The U.S. Treasury Department has tightened restrictions on travel to Cuba in retaliation to the country's "destabilizing role" in the western hemispheric region.
The agency said in a statement Tuesday it has banned group educational "people-to-people" travel to Cuba, one of the primary ways Americans visit the Caribbean island. Thousands of Americans began using this method to visit the island even before the administration of former President Barack Obama restored full diplomatic relations with the country in 2014.
The Treasury Department also banned private and corporate aircraft and boats from traveling to Cuba. Commercial airline flights are apparently allowed to continue, as is travel by university groups, journalists and those attending professional meetings.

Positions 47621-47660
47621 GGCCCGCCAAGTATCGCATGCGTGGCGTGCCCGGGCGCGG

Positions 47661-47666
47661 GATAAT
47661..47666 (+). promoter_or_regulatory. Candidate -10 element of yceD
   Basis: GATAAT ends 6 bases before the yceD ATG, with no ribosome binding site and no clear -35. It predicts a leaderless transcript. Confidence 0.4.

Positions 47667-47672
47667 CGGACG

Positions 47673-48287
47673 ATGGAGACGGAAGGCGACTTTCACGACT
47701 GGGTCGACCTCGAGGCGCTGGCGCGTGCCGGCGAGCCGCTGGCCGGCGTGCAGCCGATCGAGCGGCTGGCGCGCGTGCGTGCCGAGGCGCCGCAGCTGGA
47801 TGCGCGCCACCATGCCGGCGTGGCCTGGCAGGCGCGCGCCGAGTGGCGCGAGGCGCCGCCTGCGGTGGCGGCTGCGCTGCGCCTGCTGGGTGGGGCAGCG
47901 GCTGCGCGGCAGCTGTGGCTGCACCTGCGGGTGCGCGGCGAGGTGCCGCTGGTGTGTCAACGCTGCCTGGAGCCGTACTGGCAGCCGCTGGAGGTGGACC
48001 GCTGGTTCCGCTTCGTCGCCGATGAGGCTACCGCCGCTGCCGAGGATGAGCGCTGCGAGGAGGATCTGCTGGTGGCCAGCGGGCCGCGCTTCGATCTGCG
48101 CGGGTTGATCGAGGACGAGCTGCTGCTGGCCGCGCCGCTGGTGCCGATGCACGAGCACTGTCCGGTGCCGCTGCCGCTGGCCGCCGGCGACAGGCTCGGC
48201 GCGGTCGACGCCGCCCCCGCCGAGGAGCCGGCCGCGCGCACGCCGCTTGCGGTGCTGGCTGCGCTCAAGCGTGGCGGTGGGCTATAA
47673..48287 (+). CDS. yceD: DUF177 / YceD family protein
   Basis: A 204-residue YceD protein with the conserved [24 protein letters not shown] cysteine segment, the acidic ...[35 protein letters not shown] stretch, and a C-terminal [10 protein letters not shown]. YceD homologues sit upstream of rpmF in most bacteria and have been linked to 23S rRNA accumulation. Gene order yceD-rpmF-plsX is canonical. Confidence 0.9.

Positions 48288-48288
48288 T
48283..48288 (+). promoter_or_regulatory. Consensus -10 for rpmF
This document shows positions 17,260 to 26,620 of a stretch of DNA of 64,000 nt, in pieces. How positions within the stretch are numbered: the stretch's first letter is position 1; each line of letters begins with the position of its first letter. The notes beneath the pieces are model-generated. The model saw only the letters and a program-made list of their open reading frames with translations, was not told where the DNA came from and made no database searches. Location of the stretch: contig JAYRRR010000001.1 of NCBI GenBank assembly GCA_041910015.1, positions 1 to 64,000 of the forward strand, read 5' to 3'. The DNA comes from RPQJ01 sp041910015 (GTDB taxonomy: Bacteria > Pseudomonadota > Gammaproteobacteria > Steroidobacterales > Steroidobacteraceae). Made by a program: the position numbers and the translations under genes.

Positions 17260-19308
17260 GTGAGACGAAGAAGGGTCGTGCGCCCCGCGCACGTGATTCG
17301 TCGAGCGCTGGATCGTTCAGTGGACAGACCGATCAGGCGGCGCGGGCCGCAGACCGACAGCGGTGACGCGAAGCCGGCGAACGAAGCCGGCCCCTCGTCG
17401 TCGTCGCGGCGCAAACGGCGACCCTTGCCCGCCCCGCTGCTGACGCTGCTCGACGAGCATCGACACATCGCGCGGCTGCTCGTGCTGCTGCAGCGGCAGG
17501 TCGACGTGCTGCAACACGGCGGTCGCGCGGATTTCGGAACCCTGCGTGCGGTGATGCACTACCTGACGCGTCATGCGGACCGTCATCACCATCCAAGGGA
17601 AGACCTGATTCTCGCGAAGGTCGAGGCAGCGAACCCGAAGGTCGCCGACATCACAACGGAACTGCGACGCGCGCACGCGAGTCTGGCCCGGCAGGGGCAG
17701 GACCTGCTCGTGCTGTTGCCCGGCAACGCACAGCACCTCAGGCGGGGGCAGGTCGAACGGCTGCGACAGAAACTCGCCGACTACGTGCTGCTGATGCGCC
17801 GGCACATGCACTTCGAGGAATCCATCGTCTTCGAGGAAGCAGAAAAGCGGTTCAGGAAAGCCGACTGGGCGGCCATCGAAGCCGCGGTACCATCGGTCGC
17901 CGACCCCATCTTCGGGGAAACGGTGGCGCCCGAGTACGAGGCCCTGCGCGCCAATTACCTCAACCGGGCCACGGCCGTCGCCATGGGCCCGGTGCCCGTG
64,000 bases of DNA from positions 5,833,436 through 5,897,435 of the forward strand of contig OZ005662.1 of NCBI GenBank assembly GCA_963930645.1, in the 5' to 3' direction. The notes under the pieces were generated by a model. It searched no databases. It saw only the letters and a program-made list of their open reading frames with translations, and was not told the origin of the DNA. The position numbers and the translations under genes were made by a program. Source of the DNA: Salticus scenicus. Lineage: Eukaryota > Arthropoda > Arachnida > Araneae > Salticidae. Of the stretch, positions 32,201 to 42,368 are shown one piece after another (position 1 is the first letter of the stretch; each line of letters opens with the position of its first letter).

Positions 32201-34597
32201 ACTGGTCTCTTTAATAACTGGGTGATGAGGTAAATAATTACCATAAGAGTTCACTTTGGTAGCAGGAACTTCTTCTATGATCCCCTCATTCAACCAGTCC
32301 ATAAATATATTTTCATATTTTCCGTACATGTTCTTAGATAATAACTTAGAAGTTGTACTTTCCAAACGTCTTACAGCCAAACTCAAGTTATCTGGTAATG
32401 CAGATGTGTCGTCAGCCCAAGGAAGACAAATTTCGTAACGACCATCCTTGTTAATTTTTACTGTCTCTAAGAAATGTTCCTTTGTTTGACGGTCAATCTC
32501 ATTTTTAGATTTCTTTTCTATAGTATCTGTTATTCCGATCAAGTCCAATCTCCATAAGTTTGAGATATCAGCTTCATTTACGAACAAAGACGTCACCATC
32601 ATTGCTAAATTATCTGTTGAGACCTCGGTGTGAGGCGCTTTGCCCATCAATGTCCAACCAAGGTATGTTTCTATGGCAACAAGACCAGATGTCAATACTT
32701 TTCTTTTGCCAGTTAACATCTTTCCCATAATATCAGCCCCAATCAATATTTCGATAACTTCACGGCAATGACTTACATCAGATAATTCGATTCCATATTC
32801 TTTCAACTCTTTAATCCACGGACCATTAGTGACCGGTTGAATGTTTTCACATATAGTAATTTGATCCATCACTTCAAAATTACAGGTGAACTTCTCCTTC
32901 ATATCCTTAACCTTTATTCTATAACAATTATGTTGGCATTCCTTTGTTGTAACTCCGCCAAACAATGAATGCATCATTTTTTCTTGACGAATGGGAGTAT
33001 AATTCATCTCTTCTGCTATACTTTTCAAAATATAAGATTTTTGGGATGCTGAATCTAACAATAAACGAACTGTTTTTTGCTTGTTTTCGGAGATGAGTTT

The United States has placed sanctions on two shipping companies for transporting Venezuelan oil to Cuba.
The Treasury Department said Friday it targeted the Marshall Islands-based Monsoon Navigation Corp. and Serenity Maritime Ltd., headquartered in Liberia.
The agency said the companies owned ships that were involved in oil transfers to Cuba, which the U.S. has accused of providing military support to Venezuelan President Nicolas Maduro.
Treasury Secretary Steve Mnuchin said the ban was imposed for Cuba's role in the region, including its support for Venezuelan President Nicolas Maduro.
"Cuba continues to play a destabilizing role in the Western Hemisphere, providing a communist foothold in the region and propping up U.S. adversaries in places like Venezuela and Nicaragua by fomenting instability, undermining the rule of law, and suppressing democratic processes," said Mnuchin. "These actions will help to keep US. dollars out of the hands of Cuban military, intelligence and security services."
The agency said the sanctions would become effective after they are published Wednesday in the Federal Register.